British and European officials are testing the possibility of extending Article 50 while Theresa May still hopes for a last-minute offer from Brussels that will salvage her Brexit deal.
This is the latest indication that the Brexit deal is highly unlikely to pass through the UK Parliament next Tuesday, 15 January and the divorce may not happen on 29 March.
Meanwhile, UK Cabinet ministers will today urge the prime minister to “play hardball” with the European Union and to allow MPs to vote on the deal with the caveat they will be able to decide later whether to introduce the Irish backstop.
Across the Atlantic, the US government shutdown continues. Around 800,000 federal workers will feel its negative impact, with many of them are unlikely to get paid this month. The number includes 420,000 “essential” government employees, including border patrol and airport security workers required to work without pay during the shutdown.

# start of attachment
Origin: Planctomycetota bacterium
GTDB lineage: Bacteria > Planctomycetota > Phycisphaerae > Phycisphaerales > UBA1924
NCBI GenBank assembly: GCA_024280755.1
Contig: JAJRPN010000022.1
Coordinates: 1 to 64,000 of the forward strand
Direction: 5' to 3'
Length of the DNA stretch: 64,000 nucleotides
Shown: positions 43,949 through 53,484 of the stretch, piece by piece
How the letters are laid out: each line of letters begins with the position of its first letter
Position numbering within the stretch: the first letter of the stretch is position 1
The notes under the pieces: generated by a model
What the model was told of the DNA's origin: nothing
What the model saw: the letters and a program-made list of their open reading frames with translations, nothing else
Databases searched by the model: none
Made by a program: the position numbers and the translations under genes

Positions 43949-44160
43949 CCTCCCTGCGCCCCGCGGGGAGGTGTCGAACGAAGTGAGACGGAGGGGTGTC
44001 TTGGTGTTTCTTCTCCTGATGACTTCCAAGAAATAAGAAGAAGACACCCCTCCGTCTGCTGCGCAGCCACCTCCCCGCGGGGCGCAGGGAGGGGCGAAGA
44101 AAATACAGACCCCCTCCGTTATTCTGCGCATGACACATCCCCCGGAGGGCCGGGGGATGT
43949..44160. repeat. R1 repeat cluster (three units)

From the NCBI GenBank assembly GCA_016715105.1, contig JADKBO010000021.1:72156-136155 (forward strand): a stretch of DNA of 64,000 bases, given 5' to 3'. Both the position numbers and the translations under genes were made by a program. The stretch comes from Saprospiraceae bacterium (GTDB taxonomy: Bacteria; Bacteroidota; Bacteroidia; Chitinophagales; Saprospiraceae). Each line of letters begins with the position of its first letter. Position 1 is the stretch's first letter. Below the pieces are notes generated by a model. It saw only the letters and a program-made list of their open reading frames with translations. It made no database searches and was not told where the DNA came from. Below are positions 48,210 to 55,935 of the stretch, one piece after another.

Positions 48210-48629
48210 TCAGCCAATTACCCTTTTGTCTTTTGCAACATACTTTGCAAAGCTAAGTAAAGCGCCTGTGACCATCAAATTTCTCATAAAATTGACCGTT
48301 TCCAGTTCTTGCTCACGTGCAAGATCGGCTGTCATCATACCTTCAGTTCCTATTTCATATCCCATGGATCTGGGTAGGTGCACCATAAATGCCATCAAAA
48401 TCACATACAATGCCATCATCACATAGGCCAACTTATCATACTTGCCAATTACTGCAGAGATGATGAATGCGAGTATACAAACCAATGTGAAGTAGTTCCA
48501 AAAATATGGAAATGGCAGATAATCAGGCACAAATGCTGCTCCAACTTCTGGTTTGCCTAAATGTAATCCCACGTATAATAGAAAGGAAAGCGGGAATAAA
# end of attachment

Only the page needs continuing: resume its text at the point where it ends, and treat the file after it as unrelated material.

Donald Trump has blamed the Democratic Party for the shutdown, which is in its 17th day. While Democrats are refusing to agree to the US president’s demands to allocate $5.7 billion for the wall along the border with Mexico, he threatened to call a state of emergency to requisition resources from the Department of Defence.
Today is the second and last day of the US-Chinese trade talks. Market participants are waiting with bated breath for news that could abate the growing fears of a global economic slowdown.
US government on cusp of shutdown
Global investor confidence lowest in decade
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